Or as Robert Heinlein said,

    “Throughout history, poverty is the normal condition of man. Advances which permit this norm to be exceeded — here and there, now and then — are the work of an extremely small minority, frequently despised, often condemned, and almost always opposed by all right-thinking people.

    Whenever this tiny minority is kept from creating, or (as sometimes happens) is driven out of a society, the people then slip back into abject poverty.

    This is known as “bad luck.”

    • #1
  2. Belt Inactive

    But…  But… Bernie’s been telling me that we live in a rigged economy!  He says that if he gets elected he can do something.  Something!

    • #2
  3. Pilli Inactive

    Agreed:  The Economy is not a rigged game.

    Access to the economy however is getting more and more rigged.  Example: government regulations that increasingly inhibit new, small start-up businesses and do little with regard to larger, established corporations that can withstand the regulatory onslaught.  Example: environmental regulations imposing heavy cost on new processes yet grandfather existing processes.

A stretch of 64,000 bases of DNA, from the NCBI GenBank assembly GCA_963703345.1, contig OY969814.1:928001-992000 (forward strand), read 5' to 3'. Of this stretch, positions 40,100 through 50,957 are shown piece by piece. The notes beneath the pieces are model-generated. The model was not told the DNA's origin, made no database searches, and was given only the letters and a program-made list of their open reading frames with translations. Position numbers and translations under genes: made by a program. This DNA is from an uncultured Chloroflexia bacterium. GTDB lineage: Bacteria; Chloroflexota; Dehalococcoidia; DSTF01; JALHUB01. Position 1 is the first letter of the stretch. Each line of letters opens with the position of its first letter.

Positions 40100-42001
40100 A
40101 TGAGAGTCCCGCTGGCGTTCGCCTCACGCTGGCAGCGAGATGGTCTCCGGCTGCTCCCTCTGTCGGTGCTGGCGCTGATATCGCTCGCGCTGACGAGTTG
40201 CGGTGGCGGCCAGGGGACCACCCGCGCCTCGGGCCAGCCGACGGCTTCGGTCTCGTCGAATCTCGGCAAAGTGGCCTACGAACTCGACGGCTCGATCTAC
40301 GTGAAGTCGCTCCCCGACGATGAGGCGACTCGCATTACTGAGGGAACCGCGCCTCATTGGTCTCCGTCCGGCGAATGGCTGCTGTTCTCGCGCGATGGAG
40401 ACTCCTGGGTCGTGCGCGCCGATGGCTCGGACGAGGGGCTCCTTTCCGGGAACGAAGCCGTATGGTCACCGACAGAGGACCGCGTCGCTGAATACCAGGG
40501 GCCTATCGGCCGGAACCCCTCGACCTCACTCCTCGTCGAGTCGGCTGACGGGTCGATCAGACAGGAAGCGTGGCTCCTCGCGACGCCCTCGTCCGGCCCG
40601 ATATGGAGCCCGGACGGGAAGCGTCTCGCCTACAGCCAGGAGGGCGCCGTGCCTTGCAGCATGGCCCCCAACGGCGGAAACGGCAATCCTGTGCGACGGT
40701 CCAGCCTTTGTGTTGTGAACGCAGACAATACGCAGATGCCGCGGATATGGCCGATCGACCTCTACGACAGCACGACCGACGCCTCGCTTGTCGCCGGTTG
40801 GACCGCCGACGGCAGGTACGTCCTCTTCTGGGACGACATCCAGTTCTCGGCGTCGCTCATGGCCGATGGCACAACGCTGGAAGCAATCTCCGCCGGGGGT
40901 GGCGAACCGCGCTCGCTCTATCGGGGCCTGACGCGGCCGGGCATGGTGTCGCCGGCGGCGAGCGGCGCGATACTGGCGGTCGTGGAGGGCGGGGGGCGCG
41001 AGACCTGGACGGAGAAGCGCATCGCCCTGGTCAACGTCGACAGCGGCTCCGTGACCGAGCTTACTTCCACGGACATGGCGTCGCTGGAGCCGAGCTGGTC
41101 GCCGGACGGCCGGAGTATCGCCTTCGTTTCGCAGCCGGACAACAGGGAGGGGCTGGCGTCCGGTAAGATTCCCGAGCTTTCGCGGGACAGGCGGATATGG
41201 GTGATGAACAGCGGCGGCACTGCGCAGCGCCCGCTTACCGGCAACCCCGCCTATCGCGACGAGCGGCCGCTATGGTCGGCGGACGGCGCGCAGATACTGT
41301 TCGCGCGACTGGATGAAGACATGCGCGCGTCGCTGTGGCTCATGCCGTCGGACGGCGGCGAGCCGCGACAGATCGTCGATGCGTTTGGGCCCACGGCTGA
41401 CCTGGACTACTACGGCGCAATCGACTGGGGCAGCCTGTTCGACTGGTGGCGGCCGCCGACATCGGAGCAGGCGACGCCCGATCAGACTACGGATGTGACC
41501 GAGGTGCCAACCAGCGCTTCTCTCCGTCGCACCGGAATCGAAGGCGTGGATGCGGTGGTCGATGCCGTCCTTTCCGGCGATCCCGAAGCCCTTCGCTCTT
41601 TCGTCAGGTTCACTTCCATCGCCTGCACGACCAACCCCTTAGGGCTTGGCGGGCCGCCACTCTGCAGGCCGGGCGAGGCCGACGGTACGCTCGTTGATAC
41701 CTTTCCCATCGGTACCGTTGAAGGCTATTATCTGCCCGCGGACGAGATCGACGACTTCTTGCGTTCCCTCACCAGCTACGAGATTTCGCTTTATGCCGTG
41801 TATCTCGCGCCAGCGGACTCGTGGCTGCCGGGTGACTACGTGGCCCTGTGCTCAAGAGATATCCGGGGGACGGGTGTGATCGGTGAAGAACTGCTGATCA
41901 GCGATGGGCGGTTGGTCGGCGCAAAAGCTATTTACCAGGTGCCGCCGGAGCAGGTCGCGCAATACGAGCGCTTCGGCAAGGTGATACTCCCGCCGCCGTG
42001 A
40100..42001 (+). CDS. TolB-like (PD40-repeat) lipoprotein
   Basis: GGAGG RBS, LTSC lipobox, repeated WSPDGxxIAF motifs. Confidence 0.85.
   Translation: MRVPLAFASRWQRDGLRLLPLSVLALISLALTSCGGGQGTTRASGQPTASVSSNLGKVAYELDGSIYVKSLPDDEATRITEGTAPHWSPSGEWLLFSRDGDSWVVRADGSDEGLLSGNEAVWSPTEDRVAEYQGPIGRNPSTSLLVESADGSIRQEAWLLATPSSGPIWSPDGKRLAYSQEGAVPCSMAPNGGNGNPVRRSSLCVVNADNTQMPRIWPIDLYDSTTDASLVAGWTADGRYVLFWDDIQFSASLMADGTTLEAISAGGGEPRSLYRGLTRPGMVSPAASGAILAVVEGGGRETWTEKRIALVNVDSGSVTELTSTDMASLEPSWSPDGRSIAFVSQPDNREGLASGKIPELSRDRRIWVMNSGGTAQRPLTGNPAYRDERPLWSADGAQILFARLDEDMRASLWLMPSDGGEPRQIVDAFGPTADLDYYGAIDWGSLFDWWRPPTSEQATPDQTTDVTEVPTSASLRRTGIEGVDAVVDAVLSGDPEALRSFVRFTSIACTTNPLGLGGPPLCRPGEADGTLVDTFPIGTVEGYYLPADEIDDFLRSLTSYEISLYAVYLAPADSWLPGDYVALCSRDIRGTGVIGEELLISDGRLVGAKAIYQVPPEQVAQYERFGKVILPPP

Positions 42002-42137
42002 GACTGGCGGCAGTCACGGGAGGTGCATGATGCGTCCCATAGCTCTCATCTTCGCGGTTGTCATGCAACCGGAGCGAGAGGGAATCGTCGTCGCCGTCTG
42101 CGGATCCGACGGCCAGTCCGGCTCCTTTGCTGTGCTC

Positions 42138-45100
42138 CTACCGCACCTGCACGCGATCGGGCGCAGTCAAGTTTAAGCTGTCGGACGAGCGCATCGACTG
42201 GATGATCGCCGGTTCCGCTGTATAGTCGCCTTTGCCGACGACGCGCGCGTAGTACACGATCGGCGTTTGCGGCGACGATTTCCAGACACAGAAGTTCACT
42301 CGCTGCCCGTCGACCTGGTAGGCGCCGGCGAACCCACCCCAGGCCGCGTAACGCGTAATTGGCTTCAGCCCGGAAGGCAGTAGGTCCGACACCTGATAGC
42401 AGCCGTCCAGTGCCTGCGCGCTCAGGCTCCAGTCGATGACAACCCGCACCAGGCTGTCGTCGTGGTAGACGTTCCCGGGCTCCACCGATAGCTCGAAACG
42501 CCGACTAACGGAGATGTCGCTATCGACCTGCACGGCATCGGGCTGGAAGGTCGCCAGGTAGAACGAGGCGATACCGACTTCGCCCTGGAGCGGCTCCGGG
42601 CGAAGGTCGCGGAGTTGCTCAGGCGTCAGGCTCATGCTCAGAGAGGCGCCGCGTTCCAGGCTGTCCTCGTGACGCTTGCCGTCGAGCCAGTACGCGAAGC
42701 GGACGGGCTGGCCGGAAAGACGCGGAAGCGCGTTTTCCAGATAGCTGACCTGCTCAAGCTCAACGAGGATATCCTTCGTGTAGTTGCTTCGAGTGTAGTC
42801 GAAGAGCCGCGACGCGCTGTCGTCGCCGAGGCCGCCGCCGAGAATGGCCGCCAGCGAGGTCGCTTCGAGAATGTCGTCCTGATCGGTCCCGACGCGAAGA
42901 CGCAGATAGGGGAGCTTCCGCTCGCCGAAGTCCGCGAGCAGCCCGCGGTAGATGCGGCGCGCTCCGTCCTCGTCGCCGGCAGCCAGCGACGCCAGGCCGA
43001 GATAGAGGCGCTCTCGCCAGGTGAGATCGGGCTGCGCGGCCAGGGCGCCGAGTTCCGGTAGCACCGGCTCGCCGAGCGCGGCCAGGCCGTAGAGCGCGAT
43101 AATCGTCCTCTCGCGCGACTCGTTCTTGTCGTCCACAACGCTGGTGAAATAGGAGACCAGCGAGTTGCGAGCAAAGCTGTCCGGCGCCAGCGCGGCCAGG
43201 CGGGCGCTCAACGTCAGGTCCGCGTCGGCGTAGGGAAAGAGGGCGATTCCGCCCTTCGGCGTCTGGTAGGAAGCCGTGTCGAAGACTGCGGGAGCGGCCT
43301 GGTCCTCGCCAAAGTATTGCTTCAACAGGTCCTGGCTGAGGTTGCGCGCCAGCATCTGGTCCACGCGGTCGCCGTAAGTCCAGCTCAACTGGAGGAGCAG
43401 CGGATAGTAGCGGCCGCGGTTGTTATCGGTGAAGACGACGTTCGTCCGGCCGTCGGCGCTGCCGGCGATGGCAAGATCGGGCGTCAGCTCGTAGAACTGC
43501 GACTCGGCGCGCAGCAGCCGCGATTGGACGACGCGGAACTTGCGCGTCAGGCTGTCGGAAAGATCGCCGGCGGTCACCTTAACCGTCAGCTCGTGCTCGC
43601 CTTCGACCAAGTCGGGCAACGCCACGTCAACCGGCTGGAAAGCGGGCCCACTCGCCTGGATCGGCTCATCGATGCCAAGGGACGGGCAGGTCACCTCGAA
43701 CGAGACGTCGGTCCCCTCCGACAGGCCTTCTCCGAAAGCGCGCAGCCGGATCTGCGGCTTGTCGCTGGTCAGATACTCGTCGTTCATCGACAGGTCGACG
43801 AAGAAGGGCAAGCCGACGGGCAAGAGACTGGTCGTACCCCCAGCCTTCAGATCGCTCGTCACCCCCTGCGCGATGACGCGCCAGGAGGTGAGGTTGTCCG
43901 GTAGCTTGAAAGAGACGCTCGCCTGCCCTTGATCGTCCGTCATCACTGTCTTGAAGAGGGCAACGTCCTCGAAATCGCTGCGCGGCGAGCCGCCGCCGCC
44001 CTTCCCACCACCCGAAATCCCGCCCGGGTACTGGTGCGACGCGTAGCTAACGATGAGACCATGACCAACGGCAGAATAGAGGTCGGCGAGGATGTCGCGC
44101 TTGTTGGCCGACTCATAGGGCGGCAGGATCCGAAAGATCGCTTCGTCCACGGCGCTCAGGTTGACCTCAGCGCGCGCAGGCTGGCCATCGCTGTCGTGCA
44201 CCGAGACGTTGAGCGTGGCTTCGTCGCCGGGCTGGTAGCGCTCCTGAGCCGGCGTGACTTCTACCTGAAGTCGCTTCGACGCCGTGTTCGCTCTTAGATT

• #3
  4. MENNONATE Inactive

    I don’t think the economy is rigged, but entering the economy in any meaningful way has become more difficult as the government has inadvertently  increased the barrier to entry. I find it interesting that many conservatives and progressives share the opinion that the marketplace isn’t a fair place to be right now, but diverge so greatly on the reasons as to why and what should be done about it.

    I’m curious what the opinion of people here is about what would happen if we deregulated the market at this point. Would the existing companies have too great of an advantage in a suddenly open marketplace? Even if the barriers of entry have been lowered substantially, would the enormous resources of existing corporations be able to butt out and squash new competition? Would an incremental deregulation solve any issues that might arise with this? These are just some thoughts I’ve been having about this, I don’t have too many concrete answers to these question.

    • #4